Brad is fairly easily deterred, responding to your rebuttal with a ‘sure thing’ and a ‘see you around’ kind of text. You put this down to the fact he’s a laid back Aussie, rather than that he wasn’t all that interested anyway (or seething with rage about the bet). It makes you feel better.

You should have known Nita and Jay would put on posh food for their picnic – year after year the standard gets higher. This year they’ve excelled themselves, with cheese from La Fromagerie, and cold meats and cupcakes from Melrose and Morgan. You and Alice had planned on bringing good bread and quiche from the deli in Hampstead, but in the event are running late so have to make do with corner shop hummous. You think the fact you’re bringing Pimms and lemonade will compensate for the a paltry food offering.

So when Charlie arrives bearing a packet of scotch eggs and Doritos you’re pleased that someone else has lowered the standard. You tell him so but he defends himself on the grounds that he brought a bottle of Pimms.

‘Great minds think alike,’ you say, and toast to your likemindedness.

Alice, Charlie, you and Simon work your way quickly through the first bottle of Pimms and it’s just like the old days, you and Charlie laughing and flirting, surrounded by good friends.

‘So what happened to the Aussie?’ asks Charlie. ‘He looked pretty keen.’

‘Oh, I don’t know... he’s probably drinking in a Walkabout somewhere in Earl’s Court,’ you say.

‘You heart breaker, you,’ said Charlie.

‘I hardly think his heart was involved,’ you insist.

‘That’s what you think. Men’s hearts aren’t made of stone, you know.’

‘I know darling, I know,’ you say, smiling at him, ignoring the glances exchanged by Simon and Alice.

Charlie is about to open the second when Nita and Jay unveil a coolbox full of champagne. It takes Jay a good quarter of an hour to assemble 20-odd of those plastic glasses with the detachable stems – by the time everyone has a ‘glass’ of champagne in their hand speculation about what you’re toasting to is rife.

Jay takes Nita’s hand and proudly announces their engagement, to whoops of delight from the girls and shocked cheers from the boys. They’ve been together so long everyone had just about given up on them ever taking the plunge. For the sake of their parents (although he’s of the right faith, his surname is apparently from the wrong part of India for Nita’s famously fussy mother) they’ve been maintaining 2 flats, despite effectively living together for the last few years. And Nita’s so into her job it seemed increasingly unlikely that she’d ever really settle down and do the whole marriage and kids thing. Still, the girls at the picnic smile knowingly, at the inevitability of marriage.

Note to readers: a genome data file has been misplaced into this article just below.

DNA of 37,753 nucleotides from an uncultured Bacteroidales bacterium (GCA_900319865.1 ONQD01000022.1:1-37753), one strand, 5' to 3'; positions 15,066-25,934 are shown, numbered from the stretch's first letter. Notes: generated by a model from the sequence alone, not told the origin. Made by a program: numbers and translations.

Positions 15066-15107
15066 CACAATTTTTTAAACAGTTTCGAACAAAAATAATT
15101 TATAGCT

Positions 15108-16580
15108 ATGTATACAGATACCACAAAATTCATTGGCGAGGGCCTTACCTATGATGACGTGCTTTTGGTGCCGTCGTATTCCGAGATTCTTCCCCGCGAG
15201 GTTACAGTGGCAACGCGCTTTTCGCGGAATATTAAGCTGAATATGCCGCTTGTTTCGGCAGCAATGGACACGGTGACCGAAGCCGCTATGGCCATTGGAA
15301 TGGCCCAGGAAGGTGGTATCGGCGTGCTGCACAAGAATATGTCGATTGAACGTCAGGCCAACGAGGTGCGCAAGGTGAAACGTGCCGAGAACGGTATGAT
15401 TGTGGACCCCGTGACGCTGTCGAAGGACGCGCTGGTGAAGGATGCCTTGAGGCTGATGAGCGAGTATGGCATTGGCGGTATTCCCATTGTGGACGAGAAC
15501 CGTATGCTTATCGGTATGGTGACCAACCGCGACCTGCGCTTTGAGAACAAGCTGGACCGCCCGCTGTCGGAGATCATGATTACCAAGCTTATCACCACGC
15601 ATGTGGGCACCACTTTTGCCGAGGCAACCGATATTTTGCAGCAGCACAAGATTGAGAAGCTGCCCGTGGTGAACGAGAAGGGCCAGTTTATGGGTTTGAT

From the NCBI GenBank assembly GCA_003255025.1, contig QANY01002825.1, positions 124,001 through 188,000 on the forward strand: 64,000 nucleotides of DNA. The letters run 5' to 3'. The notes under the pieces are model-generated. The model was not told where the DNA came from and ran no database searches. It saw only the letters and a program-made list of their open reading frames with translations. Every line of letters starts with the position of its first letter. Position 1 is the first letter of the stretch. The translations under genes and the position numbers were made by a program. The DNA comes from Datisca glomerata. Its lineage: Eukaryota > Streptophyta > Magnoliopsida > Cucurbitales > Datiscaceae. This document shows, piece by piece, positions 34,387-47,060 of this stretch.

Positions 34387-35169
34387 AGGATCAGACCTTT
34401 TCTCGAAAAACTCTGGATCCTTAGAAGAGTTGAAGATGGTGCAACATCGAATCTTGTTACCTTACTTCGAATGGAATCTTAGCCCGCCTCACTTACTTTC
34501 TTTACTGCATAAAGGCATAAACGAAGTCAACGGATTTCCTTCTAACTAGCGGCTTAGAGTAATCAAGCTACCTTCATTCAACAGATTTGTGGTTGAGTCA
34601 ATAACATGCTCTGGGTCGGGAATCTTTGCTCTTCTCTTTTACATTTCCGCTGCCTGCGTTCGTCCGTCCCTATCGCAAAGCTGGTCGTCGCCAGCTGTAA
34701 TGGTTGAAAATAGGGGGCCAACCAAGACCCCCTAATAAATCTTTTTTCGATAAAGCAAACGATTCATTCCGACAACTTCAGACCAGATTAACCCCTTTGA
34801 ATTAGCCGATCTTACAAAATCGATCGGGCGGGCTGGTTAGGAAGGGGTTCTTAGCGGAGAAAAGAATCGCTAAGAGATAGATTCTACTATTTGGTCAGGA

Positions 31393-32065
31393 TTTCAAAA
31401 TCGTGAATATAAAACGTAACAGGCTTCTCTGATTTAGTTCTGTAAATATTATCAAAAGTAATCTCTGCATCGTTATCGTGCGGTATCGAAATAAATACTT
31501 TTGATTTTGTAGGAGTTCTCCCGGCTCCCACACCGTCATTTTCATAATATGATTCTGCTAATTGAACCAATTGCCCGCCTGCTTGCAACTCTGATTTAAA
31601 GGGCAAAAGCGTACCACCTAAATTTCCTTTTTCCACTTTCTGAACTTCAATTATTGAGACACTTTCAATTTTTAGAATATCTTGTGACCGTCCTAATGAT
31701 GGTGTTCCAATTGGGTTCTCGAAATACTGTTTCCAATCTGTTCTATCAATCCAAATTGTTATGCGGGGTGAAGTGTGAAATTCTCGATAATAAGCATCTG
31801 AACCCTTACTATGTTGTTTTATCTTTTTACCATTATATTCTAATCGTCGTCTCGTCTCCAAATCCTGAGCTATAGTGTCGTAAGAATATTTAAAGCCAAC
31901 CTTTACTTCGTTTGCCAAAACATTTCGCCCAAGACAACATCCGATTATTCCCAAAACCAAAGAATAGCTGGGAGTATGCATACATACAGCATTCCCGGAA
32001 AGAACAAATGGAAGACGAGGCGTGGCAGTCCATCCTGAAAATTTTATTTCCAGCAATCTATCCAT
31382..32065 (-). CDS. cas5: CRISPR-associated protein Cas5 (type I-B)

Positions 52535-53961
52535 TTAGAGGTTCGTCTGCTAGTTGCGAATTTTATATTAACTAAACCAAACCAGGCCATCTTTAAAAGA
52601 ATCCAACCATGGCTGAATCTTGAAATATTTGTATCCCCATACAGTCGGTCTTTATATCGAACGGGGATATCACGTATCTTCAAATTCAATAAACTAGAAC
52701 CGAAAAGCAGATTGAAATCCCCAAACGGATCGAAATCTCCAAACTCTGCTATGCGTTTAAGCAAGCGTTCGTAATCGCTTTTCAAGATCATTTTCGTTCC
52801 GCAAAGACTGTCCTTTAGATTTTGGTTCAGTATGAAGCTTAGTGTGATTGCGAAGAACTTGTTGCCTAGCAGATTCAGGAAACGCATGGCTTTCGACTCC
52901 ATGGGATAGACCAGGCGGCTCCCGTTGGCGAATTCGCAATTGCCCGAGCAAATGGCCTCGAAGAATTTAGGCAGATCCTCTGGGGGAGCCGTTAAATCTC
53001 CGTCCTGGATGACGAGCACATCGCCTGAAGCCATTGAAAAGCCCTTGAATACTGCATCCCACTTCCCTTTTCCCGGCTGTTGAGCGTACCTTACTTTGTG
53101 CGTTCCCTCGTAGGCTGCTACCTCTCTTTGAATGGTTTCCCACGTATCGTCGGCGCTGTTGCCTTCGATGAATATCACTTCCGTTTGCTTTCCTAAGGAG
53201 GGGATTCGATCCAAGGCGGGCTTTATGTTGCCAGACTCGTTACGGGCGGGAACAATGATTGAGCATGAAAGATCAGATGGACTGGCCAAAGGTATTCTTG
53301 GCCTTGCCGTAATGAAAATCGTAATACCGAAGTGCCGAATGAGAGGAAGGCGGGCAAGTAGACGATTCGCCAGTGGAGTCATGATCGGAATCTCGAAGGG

Having taken on the mantle of a massive celebration the picnic gets even messier even quicker than usual. By midnight you’ve had more than enough to drink and head up the hill home, your bag with its dirty picnic blanket and squashed – unwanted – packet of Doritos dragging on the pavement. Without a word Charlie takes it off you and hoists it to his shoulder.

‘It’s not even that heavy,’ he laughs.

‘I know,’ you giggle. ‘But thanks anyway. I just couldn’t be bothered.’

You tuck your hand into the crook of his elbow and give Alice a warning ‘don’t say a word’ look behind his back as you do so. She replies with an exaggerated wink.

Just as you didn’t need to discuss that Charlie would leave with you and Alice and walk home with you, you don’t need to invite him in when you get home. You sit on the sofa with a cup of tea and Alice makes herself scarce, again with no discussion. You stretch your legs over his like you always used to. He leans forward and kisses you, very gently, and you respond (somewhat less gently, but you’re tipsy and he’s just as handsome as ever, so why hold back?).

Charlie pulls away, takes your hand, and gives you his very best earnest look. Now you know you can’t avoid talking about it any longer.

‘I really miss you, Sarah. You know that don’t you?’

You nod. ‘I told you you would.’

‘So you were right, after all. Don’t tease me though. I want to know if I’ve got a chance of making things up to you. If maybe we can give things another go?’ He bites his lip and looks genuinely anxious for your response.

You take pity. Who are you trying to kid that you don’t miss him just as much?

‘Yes. Yes, okay, let’s give it another shot.’